Date published: 2010-04-25
Rated 4 out of 5 by from Good At times this book was very good and at times it got bogged down. The story itself was interesting and had a few twists and turns. There were times I felt like telling Prentice to wake up. I also felt the book could have ended several pages before it did
Date published: 2006-06-11

– More About This Product –

The Crow Road

by Iain M. Banks

Format: Trade Paperback

Dimensions: 512 pages, 7.75 × 5 × 1.29 in

Published: April 22, 1993

Language: English

The following ISBNs are associated with this title:

ISBN - 10: 0349103232

ISBN - 13: 9780349103235

From the Publisher

From its bravura opening onwards, THE CROW ROAD is justly regarded as an outstanding contemporary novel.

''It was the day my grandmother exploded. I sat in the crematorium, listening to my Uncle Hamish quietly snoring in harmony to Bach''s Mass in B Minor, and I reflected that it always seemed to be death that drew me back to Gallanach.''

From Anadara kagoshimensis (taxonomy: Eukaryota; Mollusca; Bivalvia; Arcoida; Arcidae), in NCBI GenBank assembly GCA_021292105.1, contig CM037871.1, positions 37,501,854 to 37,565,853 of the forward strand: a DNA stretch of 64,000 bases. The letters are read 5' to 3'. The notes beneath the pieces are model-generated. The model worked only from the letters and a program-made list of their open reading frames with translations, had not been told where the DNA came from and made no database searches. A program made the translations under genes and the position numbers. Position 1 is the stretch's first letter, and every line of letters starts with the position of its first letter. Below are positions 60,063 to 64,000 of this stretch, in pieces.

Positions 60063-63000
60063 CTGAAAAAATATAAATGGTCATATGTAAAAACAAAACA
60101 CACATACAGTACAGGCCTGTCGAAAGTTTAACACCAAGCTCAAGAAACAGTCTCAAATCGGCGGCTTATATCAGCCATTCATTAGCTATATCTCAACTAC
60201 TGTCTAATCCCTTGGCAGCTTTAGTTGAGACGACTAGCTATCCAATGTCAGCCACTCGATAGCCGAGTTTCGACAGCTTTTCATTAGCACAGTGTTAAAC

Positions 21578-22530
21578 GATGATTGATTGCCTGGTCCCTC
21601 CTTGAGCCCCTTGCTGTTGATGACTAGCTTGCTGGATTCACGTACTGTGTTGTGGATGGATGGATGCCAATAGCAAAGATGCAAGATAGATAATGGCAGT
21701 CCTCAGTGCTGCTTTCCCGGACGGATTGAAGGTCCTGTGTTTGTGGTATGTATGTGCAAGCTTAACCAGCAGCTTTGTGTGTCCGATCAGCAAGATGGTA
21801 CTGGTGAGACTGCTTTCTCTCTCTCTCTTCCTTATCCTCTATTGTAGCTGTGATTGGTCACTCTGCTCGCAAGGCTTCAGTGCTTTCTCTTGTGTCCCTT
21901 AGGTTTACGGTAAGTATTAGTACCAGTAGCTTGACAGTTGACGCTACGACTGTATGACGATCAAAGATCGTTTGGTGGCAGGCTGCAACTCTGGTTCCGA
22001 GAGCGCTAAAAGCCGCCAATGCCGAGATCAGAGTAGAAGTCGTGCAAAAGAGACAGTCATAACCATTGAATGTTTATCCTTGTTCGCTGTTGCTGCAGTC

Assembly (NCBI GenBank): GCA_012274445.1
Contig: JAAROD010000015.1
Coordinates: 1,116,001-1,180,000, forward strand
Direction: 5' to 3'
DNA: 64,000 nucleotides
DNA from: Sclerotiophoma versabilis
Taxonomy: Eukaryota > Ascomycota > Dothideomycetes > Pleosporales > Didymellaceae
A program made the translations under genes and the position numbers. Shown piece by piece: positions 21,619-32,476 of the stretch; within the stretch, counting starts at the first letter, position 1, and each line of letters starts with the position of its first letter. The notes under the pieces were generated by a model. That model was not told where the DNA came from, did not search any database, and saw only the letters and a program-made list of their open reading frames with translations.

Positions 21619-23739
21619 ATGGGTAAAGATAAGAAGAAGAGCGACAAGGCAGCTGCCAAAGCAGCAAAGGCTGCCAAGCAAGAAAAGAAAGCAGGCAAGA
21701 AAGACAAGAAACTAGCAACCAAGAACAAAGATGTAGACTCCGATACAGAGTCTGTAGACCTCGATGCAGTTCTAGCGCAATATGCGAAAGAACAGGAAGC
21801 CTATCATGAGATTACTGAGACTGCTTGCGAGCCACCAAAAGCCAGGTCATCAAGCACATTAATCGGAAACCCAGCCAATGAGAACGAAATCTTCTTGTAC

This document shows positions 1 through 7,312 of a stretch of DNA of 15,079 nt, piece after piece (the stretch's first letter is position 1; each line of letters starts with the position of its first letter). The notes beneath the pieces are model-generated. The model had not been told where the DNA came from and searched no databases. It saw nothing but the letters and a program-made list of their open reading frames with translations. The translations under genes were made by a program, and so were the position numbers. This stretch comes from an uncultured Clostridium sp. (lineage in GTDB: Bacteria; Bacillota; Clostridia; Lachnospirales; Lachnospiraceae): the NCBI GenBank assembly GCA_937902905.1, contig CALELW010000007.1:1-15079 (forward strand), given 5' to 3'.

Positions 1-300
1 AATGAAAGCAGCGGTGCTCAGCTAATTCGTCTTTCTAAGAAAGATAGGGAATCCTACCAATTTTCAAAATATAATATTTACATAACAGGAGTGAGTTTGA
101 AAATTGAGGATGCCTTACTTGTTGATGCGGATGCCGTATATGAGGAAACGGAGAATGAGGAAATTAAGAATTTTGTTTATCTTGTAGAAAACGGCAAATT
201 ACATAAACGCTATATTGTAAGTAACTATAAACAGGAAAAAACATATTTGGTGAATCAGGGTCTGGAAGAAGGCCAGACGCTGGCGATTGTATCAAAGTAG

Prentice McHoan has returned to the bosom of his complex but enduring Scottish family. Full of questions about the McHoan past, present and future, he is also deeply preoccupied: mainly with death, sex, drink, God and illegal substances...

About the Author

Iain Banks came to widespread and controversial public notice with the publication of his first novel, THE WASP FACTORY, in 1984. He gained enormous popular and critical acclaim for both his mainstream and his science fiction novels. Iain Banks died in June 2013.

Editorial Reviews

Hip and sexy humour....Bank reinforces his credentials as one of the most able, energetic and stimulating writers we have in the UK. TIME OUT-The Crow Road is tight with detail and closer observation and creates a strong sense of a particular period of growing up. THE INDEPENDENT